Vol 1 Issue 4 | January-March 2022

The Cave Painters

Story by Mohd Salman | Art by Archana Sreenivasan


The Mystery of Cave Paintings

Prehistoric cave paintings are among the most fascinating relics left behind by our ancestors. They belong to a time when the human struggle for survival was far more intense. Unlike tools and weapons, cave art shows that the desire to express how one perceives the world is as old as humanity itself.

One wonders where the impulse to make art took root. Was it the relative safety and warmth of the caves that gave them room to think about matters other than survival? Or would they have painted anyway, because the desire for creative expression is unconditionally woven into the psyche of all human beings?

Animals large and small walk the rock walls of many a cave around the world. Humans congregate on the walls of others. With the march of time, the intricacy and skill involved in cave art has evolved in step with other advancements made by humanity.

Still, the question remains, what were our ancestors thinking when they left these marks of their existence upon the world? Were these paintings an act of worship? Did they signify ritual? Were they drawing the domesticated animals they loved, or celebrating the triumph of a great hunt? These are a few among a long list of questions, with a wealth of beautiful, awe-inspiring cave art to see around the world as we look for answers.


Prehistoric Cave Paintings in India
India has a rich tapestry of cave art from sites all over the country. The most famous site is Bhimbetka in Madhya Pradesh, whose paintings depicting both animals and human are believed to be over 10,000 years old.

Karnataka is home to diverse sites which show how people adapted their technique to the properties of the rocks where they lived. Odisha’s Gudahandi is remarkable for its enigmatic and beautiful geometric art including grids, circles, spoked wheels and ovals.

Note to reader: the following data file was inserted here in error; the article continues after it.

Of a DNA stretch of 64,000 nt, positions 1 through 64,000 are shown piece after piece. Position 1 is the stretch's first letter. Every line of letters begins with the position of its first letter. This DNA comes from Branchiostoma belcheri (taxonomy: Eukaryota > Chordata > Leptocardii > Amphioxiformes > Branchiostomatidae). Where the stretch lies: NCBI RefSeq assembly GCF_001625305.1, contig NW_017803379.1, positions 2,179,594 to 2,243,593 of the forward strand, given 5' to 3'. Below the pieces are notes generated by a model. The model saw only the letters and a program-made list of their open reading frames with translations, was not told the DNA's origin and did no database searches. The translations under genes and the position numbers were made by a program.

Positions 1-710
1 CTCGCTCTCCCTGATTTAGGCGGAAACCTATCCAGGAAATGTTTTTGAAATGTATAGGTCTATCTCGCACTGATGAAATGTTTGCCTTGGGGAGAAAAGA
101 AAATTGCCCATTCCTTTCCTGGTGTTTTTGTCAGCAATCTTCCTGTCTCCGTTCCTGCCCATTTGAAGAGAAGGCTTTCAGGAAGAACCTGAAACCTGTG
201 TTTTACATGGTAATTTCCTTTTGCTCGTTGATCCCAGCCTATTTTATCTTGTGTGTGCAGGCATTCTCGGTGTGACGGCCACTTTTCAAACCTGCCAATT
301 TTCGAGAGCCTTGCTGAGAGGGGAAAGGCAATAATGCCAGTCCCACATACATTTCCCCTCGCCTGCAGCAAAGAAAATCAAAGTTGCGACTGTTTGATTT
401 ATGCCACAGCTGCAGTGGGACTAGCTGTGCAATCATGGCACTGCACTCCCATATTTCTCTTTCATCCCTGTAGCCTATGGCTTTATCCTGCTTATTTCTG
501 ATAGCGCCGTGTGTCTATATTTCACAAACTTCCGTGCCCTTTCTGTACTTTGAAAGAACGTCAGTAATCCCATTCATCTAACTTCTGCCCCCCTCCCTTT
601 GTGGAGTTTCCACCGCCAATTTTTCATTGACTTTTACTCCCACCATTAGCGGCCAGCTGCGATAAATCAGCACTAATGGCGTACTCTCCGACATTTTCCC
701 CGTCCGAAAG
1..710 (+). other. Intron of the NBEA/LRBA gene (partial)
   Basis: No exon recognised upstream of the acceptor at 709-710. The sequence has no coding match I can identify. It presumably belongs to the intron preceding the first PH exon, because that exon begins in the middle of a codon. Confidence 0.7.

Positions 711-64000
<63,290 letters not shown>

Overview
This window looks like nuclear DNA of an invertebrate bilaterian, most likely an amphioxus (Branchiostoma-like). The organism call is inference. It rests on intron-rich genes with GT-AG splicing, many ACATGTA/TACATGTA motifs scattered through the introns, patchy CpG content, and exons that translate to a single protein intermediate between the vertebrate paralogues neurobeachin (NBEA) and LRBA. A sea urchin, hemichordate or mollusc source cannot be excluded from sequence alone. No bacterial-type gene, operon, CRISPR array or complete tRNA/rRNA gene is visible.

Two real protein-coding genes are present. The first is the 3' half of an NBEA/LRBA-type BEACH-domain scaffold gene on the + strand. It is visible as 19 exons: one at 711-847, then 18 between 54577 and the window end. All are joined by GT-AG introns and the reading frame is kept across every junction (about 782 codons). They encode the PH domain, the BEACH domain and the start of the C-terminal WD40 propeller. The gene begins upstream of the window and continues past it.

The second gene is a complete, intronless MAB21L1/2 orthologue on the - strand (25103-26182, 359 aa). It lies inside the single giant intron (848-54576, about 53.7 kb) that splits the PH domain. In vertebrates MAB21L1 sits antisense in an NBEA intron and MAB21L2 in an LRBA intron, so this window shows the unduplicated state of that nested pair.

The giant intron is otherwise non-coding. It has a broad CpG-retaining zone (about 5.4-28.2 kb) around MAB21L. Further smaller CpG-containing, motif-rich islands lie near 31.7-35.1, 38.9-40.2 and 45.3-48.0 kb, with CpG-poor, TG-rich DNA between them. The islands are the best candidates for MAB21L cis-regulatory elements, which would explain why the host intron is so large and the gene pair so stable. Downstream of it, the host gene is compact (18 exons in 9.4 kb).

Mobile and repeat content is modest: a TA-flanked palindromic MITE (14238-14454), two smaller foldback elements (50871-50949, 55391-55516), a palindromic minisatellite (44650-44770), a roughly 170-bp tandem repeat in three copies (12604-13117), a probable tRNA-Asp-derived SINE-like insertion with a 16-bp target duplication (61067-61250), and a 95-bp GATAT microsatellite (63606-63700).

Earlier this year, cave paintings were discovered in Mangar Bani, a forest nestled in the Aravalli hills not far from Delhi.


The simple pigments used in prehistoric cave art are very sensitive. While they survived centuries of isolation, crowds of curious tourists in the modern day pose a strong threat to them. Moisture from exhaled air corrodes the ancient pigments and ultimately destroys the paintings. Lascaux faced a similar danger, with an average of 1,500 visitors a day after the Second World War. It has been closed to the public eye since 1963. The original paintings that Robot helped Marcel discover (yes, the characters in our comic are based on a real-life man and his dog) are no longer accessible to the average tourist.

In 1983, Lascaux II, featuring exact replicas of the Great Hall of the Bulls and the Painted Gallery has been available for tourist viewing, about 200 metres from the original site. Lascaux III is a replica of other paintings from the original caves that have been part of travelling exhibitions across the world. Lascaux IV is yet another collection of replica paintings which integrates digital techniques into the display, housed in the International Centre for Cave Art in Montignac, France.


How prehistoric paints were made
If you’ve ever seen a prehistoric cave painting in person, one of the first questions you might ask yourself in awe is how did our ancestors make such beautiful art thousands and thousands of years ago? Where did they find the art supplies, where did the lovely pigments come from?

Find out all about it here.

If you’re feeling inspired, you can also make your own prehistoric-cave-painting style art. Here’s how.

– Mohd Salman